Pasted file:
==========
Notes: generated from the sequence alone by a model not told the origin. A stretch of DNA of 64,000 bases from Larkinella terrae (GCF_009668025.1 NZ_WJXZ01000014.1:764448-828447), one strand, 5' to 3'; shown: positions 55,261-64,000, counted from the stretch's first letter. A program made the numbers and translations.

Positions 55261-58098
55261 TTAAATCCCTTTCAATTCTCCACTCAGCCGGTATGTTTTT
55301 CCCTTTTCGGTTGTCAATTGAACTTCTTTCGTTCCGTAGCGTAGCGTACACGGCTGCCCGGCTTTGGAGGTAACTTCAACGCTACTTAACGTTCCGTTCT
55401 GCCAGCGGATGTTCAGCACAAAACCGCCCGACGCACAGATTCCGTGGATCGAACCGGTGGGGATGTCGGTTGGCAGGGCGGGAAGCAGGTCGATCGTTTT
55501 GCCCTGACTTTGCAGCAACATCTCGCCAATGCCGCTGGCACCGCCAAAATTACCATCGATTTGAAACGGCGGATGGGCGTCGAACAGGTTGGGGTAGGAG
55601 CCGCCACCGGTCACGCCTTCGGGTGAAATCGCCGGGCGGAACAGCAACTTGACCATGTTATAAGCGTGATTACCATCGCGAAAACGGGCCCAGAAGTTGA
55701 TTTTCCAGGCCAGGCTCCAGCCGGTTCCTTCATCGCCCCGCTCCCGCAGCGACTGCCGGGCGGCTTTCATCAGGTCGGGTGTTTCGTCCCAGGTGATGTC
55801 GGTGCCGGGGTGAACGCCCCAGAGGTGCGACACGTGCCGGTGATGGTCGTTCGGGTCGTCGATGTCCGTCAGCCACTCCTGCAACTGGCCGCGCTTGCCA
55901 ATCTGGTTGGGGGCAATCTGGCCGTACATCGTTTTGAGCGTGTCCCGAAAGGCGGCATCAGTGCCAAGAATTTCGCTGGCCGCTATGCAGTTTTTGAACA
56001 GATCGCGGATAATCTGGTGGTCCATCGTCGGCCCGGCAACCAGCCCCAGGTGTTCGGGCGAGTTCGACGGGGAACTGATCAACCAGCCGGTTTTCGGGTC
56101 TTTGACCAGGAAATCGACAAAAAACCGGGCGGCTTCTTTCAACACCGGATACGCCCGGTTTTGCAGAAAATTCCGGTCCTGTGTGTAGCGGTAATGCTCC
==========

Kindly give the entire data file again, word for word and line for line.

Notes: generated from the sequence alone by a model not told the origin. A stretch of DNA of 64,000 bases from Larkinella terrae (GCF_009668025.1 NZ_WJXZ01000014.1:764448-828447), one strand, 5' to 3'; shown: positions 55,261-64,000, counted from the stretch's first letter. A program made the numbers and translations.

Positions 55261-58098
55261 TTAAATCCCTTTCAATTCTCCACTCAGCCGGTATGTTTTT
55301 CCCTTTTCGGTTGTCAATTGAACTTCTTTCGTTCCGTAGCGTAGCGTACACGGCTGCCCGGCTTTGGAGGTAACTTCAACGCTACTTAACGTTCCGTTCT
55401 GCCAGCGGATGTTCAGCACAAAACCGCCCGACGCACAGATTCCGTGGATCGAACCGGTGGGGATGTCGGTTGGCAGGGCGGGAAGCAGGTCGATCGTTTT
55501 GCCCTGACTTTGCAGCAACATCTCGCCAATGCCGCTGGCACCGCCAAAATTACCATCGATTTGAAACGGCGGATGGGCGTCGAACAGGTTGGGGTAGGAG
55601 CCGCCACCGGTCACGCCTTCGGGTGAAATCGCCGGGCGGAACAGCAACTTGACCATGTTATAAGCGTGATTACCATCGCGAAAACGGGCCCAGAAGTTGA
55701 TTTTCCAGGCCAGGCTCCAGCCGGTTCCTTCATCGCCCCGCTCCCGCAGCGACTGCCGGGCGGCTTTCATCAGGTCGGGTGTTTCGTCCCAGGTGATGTC
55801 GGTGCCGGGGTGAACGCCCCAGAGGTGCGACACGTGCCGGTGATGGTCGTTCGGGTCGTCGATGTCCGTCAGCCACTCCTGCAACTGGCCGCGCTTGCCA
55901 ATCTGGTTGGGGGCAATCTGGCCGTACATCGTTTTGAGCGTGTCCCGAAAGGCGGCATCAGTGCCAAGAATTTCGCTGGCCGCTATGCAGTTTTTGAACA
56001 GATCGCGGATAATCTGGTGGTCCATCGTCGGCCCGGCAACCAGCCCCAGGTGTTCGGGCGAGTTCGACGGGGAACTGATCAACCAGCCGGTTTTCGGGTC
56101 TTTGACCAGGAAATCGACAAAAAACCGGGCGGCTTCTTTCAACACCGGATACGCCCGGTTTTGCAGAAAATTCCGGTCCTGTGTGTAGCGGTAATGCTCC